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Women's History Month 2023 - Prudence Cummings Wright

Started by Mrs. Smith, March 18, 2023, 03:09:14 PM

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Mrs. Smith

Good morning, and welcome to the Project Appleseed annual series in honor of Women's History Month.  Every week in March we showcase a different extraordinary woman in Revolutionary War history.  Thank you for joining us!

You can find earlier editions at the Women's History Month Series Post Guide

This week's submission comes from the desk of Florida's JustKim.  Huzzah!!!

Prudence Cummings Wright was born Nov. 26, 1740, the daughter of Prudence and Samuel Cummings, she had two sisters and three brothers.  Prudence was a patriot inside and out.  However, two of her brothers, Samuel and Thomas, were Loyalists to the King. 

She married another patriot, David Wright, in 1761. They lived in Pepperell, Mass, about 20 miles northwest of Concord. David had joined the militia as a private. The town of Pepperell was loyal to the democratic ideals of the Patriots. There was not a Tory within its borders, more than could be said of most towns. When the women of Pepperell heard of the Boston Tea Party in December 1773, they burned their tea in front of the meetinghouse.

It is said that shortly after Prudence's young son, Liberty, died, she made a visit to the home of her parents.  While there, she overheard her brother Samuel talk to his friend Leonard Whiting, a British army officer, about passing information to the British. Prudence returned to Pepperell and gathered the women of the town. She organized 30 or 40 of them into a militia called ‘Mrs. David Wright's Guard.'  Prudence was elected as their leader, and she appointed Sarah Shattuck as her lieutenant. The women dressed in their husbands' and brothers' clothing and carried whatever weapons they could find including some old muskets left behind by the men of Pepperell, but mostly farm implements such as pitchforks. 

On the morning of April 19, 1775, when word came that the Redcoats were coming, towns near Boston were arming to meet them. About 9 o'clock on the morning of April 19, 1775, a messenger arrived in Pepperell with news of the fighting at Lexington and the advance of the Redcoats toward Concord. The colonel of the local militia rode out, leaving orders for the Pepperell men to meet him at Groton. All of Pepperell's able-bodied men were enrolled in the militia and ready to respond to the first call. The women were no less ready, the anxious heart of the wife and mother knew what it would mean if fathers and husbands left the homes and farms. The women were organized and ready to defend their town. It was on the main north road, and it was possible the returning British would choose that route on their return to Boston.  If they did, the women were determined to defend their homes by any means possible.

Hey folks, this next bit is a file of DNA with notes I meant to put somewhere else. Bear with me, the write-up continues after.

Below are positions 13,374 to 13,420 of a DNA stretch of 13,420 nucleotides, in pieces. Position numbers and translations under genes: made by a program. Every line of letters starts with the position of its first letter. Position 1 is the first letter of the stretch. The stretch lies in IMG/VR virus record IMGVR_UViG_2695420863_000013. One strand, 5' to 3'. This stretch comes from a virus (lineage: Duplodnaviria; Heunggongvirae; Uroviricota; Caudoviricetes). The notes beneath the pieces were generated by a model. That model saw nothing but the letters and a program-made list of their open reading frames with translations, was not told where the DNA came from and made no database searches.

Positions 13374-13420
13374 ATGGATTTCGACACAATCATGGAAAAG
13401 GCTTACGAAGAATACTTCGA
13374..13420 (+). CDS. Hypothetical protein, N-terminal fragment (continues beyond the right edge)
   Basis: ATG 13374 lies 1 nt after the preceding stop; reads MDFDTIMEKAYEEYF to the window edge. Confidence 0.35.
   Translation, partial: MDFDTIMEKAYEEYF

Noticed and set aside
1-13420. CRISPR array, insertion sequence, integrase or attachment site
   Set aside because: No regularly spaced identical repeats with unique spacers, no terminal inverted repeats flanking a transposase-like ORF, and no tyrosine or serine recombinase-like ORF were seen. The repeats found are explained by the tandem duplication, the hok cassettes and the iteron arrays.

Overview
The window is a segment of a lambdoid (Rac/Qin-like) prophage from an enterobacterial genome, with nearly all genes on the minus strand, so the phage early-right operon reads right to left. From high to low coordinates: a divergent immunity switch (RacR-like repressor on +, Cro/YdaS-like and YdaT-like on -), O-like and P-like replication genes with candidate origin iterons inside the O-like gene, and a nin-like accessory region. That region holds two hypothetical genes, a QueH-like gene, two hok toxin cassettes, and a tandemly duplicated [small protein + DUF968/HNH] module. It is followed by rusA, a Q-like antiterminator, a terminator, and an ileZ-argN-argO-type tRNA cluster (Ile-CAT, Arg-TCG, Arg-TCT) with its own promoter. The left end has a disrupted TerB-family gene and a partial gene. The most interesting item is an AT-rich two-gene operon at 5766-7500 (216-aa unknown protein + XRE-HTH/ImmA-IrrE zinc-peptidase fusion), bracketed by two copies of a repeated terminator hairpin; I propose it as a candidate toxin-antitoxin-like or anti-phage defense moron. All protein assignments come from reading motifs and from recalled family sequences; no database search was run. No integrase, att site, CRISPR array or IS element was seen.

The British army did not follow the north road, but her husband and the other members of the Pepperell Militia had orders to march to the Siege of Boston in the aftermath of the Battles of Lexington and Concord. 

The women patrolled the roads leading into town, and guarded Jewett's bridge over the Nashua River, the only way through Pepperell.  Any Loyalists would have to cross it on their way to Boston to deliver messages. The "Guard" assembled one night a few days after April 19, 1775, when they heard that British messengers would be passing through.  The road was curved around high land on the north side so that the bridge was not visible until it was nearly reached by a person coming from the north.

The women waited at night in silence, shielding the lantern until two horsemen approached.  Prudence burst upon them with lantern bright demanding to know their identity and business.  One of these men was Prudence's brother Samuel.  Samuel, recognizing his sister's voice, immediately lowered his pistol.  The other man, Leonard Whiting, pushed forward thinking he couldn't be stopped by a bunch of women.  He found himself to be wrong.  Both men were dragged off of their horses and searched.  They were found to be carrying "treasonable papers."  There the prisoners were detained for the rest of night before being taken to Groton and the Committee of Safety in the morning.

Prudence's Lantern, photo courtesy of Wendy Cummings

The committee gave the two men their liberty once they promised to leave the colony. It is said that Prudence never saw Samuel, her favorite brother, again.
The women's militia disbanded after that exciting night.

The town couldn't pay the women for what they'd done until the town meeting on March 19, 1777. Then Pepperell voted to pay Wright's guard for their service. They referred to the volunteer ladies' militia as "Leonard Whiting's Guard."

The meeting minutes from the Town Council's decision to pay the Guard for their services.

Prudence Cummings Wright died Dec. 2, 1823. Jewett's Bridge has been replaced several times, and a covered bridge now stands at the crossing, along with a stone marker memorializing Prudence Cummings Wright.

Jewett's Bridge

Wright is considered a Daughter of Liberty due to her role in the American Revolution and has a chapter of the Daughters of the American Revolution named for her. The DAR placed this marker at her grave in 1908.

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